The first official named UK Storm is coming this evening.
In September the UK Met Office and Met Eireann in Ireland asked for the public’s help to suggest names for their pilot project “Name Our Storm”. The purpose of this is to increase public awareness and therefore, improve public safety during severe storms.
When a yellow, amber or red warning for wind has been issued a storm will be given a name. The pattern of names follows that of the Atlantic Tropical Storm and Hurricane naming system. Twenty one names in alphabetical order that will alternate from female to male; excluding the letters “Q”, “U”, “X” and “Z”. To prevent any confusion, if a storm hitting the UK is the remnants of a hurricane it will keep its original name; for example when Hurricane Kate comes to the UK it will be known as Ex-hurricane Kate.
Names for the UK and Ireland Autumn and winter storm season 2015/16 are: Abigail, Barney, Clodagh, Desmond, Eva, Frank, Gertrude, Henry, Imogen, Jake, Kate, Lawrence, Mary, Nigel, Orla, Phil, Rhonda, Steve, Tegan, Vernon and Wendy.
Abigail is a deep low pressure system (a depression) moving southwesterly from the Atlantic, bringing moist tropical air. She is expected to have gusts of winds 60mph -70mph and potentially reach 90mph in some areas. Lightning, heavy rain and high tides are also expected; leading to potential flooding, travel disruptions, structural damage and potential power cuts.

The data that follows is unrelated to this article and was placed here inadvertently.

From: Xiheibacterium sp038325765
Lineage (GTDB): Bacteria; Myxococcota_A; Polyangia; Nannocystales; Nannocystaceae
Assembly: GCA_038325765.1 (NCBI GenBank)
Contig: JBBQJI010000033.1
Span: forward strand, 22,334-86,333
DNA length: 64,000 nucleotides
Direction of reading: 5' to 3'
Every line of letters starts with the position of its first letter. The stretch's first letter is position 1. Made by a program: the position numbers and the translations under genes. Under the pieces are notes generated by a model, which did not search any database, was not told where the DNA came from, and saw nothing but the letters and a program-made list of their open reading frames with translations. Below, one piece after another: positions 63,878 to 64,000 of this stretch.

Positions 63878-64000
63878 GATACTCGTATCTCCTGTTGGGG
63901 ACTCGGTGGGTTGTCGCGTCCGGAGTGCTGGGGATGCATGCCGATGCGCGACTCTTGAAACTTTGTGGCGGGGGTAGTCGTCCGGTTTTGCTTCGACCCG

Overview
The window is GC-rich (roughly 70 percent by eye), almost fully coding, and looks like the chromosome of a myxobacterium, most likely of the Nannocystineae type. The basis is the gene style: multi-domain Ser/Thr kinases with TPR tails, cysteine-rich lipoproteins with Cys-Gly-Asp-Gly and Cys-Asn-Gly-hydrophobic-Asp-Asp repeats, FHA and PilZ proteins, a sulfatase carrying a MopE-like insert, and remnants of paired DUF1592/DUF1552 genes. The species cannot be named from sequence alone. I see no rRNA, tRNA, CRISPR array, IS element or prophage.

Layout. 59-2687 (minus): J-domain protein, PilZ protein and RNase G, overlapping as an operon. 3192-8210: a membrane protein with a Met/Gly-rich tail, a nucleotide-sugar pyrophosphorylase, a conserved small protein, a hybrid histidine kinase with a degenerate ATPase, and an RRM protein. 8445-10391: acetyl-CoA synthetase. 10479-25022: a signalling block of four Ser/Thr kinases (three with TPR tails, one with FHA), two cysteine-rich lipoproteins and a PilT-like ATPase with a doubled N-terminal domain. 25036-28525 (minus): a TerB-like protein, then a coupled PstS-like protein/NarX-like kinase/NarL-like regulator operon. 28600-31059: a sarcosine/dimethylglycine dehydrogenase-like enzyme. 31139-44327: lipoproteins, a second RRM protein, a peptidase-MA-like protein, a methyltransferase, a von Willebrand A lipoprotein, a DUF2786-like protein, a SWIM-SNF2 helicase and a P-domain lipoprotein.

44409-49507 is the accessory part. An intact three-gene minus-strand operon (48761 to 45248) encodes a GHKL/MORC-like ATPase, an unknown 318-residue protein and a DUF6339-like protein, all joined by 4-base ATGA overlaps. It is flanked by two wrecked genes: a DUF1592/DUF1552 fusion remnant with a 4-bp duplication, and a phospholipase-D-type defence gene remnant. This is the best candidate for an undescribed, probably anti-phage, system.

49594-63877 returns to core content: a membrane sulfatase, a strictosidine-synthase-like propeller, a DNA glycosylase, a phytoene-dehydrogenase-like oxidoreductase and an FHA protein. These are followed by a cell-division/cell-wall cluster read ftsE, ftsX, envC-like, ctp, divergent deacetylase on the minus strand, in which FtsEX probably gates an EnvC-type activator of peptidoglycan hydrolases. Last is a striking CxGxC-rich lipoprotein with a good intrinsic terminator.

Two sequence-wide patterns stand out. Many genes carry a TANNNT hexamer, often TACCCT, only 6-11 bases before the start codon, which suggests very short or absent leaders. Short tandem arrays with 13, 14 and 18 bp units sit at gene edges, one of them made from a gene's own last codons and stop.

The UK Met Office have issued a yellow weather warning for central and northern Scotland, valid from 18:00 this evening (Thursday 12th November) to 23:00 tomorrow night (Friday 13th November). For the Western Isles, Northwest Scotland, Orkney and Shetland Islands an Amber warning has been issued; valid from 18:00 this evening to 12:00 tomorrow afternoon.
It is important to understand what these warnings actually mean. Yellow – be aware of the severe weather going to affect you and start making plans for potential disruptions; you need monitor the weather forecast in case it gets worse. Amber – be prepared to change your plans as there is an increased risk of the bad weather affecting you.
The naming of storms should not only help improve public safety and awareness, it should also make it easier to recognise which weather system is being referred to when looking at weather forecasts.